The three projects will see the metro catapulted to the forefront of attempts by cities around the country to minimise their dependence on energy provider Eskom and its steep annual price increases by “going green”. Continue reading

What to look for when going solar

Posted by: Yes Solar Cape (Cape Town, South Africa) – 31 August 2010

When going solar it is best to ensure that you are getting a quality product and system.

Conergy's thermosyphen insulation layer is made to perform in cold European conditions.

Solar systems are subjected to extreme conditions of heat and cold, rain, hail, etc. Unless they are carefully designed, they may have only a short life and will then not be economical in the long run.

A solar hot water system should last 15 to 20 years. Warranties vary, so look for a product that offers a 10-year warranty on the tank and panels.

A simple measure of a system’s efficiency would be the value of the Eskom rebate attributed to that system, providing that you ensure a like-for-like analysis, e.g. comparing a 150 litre against a 300 litre would not be a fair comparison.

Thermosyphon systems are normally complete on-roof hot water systems. The bottom of the tank has to be above the top of the collector (solar panels), for the thermosyphon action to work. These systems are low on maintenance since there are no moving parts.

In indirect (closed) systems, due to the solar radiation and differences in the specific weight of cold and hot fluids, the heat exchange fluid rises to the top of the collector. From here it flows into the heat exchanger of the storage tank and heats the water in the tank.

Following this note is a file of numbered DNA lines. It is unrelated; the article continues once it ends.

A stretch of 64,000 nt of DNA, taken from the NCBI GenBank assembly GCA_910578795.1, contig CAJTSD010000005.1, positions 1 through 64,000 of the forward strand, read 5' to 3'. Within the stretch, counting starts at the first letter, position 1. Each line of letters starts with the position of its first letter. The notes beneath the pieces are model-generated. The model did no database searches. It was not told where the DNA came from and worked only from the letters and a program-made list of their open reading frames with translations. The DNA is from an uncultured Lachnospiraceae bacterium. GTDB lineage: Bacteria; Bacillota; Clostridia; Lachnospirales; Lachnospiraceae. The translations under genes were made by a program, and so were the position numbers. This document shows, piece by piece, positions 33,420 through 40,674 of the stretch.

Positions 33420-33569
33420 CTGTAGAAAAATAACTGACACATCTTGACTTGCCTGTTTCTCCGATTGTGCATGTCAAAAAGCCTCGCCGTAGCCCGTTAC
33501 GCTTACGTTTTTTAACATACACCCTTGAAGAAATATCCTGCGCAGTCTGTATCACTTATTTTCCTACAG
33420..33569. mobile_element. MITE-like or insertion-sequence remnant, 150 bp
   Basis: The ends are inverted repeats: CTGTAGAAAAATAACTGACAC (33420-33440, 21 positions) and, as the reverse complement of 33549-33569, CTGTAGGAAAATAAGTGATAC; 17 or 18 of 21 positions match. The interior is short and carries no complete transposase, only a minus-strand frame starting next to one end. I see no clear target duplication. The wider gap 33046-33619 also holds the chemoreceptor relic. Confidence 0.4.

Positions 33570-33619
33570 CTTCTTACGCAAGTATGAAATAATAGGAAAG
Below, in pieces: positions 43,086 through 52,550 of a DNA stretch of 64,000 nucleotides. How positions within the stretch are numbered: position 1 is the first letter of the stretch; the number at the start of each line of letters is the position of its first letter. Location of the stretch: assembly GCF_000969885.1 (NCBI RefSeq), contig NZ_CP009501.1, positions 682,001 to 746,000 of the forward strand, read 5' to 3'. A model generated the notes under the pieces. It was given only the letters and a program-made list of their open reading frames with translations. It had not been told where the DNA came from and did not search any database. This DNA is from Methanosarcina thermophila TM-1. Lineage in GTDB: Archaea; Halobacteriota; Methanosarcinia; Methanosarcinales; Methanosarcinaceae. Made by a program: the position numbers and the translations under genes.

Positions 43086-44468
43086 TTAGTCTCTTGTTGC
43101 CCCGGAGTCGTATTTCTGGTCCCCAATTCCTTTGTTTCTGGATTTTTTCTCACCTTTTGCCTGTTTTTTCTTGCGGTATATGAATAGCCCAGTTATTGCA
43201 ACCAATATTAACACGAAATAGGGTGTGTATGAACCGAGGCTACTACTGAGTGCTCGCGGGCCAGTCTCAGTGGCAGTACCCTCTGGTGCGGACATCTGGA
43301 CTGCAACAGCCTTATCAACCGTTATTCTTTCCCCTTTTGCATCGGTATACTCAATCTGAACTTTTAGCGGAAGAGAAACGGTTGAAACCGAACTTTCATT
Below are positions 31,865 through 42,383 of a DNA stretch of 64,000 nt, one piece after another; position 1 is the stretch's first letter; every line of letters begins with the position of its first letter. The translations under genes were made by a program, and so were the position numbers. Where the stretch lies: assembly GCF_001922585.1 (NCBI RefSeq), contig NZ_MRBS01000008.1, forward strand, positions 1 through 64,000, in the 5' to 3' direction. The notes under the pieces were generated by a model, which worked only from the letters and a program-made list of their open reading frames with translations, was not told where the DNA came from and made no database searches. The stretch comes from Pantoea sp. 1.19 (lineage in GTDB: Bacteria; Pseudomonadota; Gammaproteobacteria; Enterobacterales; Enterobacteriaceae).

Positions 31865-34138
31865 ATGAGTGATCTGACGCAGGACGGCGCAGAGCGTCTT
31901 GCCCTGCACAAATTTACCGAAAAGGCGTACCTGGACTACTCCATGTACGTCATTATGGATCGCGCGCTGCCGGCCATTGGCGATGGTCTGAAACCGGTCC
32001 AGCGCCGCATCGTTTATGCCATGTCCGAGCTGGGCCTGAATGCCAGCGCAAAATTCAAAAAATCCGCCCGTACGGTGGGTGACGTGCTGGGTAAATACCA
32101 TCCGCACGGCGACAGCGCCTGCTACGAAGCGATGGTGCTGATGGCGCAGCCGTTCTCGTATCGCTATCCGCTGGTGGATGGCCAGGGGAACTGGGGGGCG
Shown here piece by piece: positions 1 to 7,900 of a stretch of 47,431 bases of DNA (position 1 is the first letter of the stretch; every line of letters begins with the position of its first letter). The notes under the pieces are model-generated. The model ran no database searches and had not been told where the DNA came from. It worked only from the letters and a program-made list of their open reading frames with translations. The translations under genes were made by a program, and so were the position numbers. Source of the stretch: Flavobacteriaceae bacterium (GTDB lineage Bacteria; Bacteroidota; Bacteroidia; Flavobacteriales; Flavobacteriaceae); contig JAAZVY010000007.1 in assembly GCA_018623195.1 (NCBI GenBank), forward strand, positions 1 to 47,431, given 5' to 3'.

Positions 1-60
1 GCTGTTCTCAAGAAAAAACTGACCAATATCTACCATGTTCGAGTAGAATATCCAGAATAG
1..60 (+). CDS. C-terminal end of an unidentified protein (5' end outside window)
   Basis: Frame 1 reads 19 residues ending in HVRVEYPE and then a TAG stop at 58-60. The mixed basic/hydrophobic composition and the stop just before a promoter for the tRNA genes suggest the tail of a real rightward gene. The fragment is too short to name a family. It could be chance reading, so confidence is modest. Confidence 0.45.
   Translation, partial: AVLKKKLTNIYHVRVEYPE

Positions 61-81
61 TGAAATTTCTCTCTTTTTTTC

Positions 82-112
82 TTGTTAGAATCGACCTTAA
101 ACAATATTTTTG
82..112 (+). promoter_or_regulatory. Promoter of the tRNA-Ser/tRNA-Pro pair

Flowing out of the heat exchanger the cold heat exchange fluid in turn flows back into the collector and is heated there. The heated water then flows into the hot water lines and can be used directly for cooking, washing or showering.

Look for the heat exchanger process. Some systems offer only a partial jacket heat exchanger or use an element along the axes of the tank. Make sure that you opt for a full jacket heat exchanger. This will provide greatly increased heating efficiencies.

Check the tank insulation. Polyurethane of 60mm maximises heat retention. This will ensure that heat loss is slowed down, especially during the night when its cold.

Only SABS approved systems qualify for the Eskom rebate. A SABS test report does not imply SABS approval. Look for the SABS stamp of approval.

Five good reasons to go solar

Posted by: Yes Solar Cape (Cape Town, South Africa) – 28 August 2010

Solar water heating is gaining popularity all over the world due to the many benefits it offers and because it is relatively inexpensive and easy to install. With the South African climate our high levels of irradiation make the installation of solar water heaters a sensible choice.

Annual Solar Radiation for South Africa

The following are 5 good reasons to go Solar:

Power Shortage – South Africa cannot currently meet the energy demand in the country with existing power generation capacity.

Rising Energy Costs – Electricity costs are still low in SA, but Eskom forces a 25 % price increase per annum over four years.

Independence from providers – Solar energy ensures continued power supply on key appliances at home or in the office, thereby mitigating damage during power surges and outages. It reduces the household reliance on Main Grid Energy supply, and it ensures hot water during load shedding.

Free Energy – Solar Energy is free, which translates into monthly costs savings on electricity bill. South Africa is one of the regions with the highest solar irradiation in the world. Solar Energy allows you to meet 90% or more of your hot water requirements at no charge once you have recovered the installation costs.

Environmental Footprint – In South Africa, the most abundant source of energy is coal, which is responsible for CO2 pollution. A 150 litre solar water heater can replace on average 4.5 kWh of electricity per day, resulting in environmental annual savings of 3.0 tonnes of CO2 and 12.2 kg of NOx.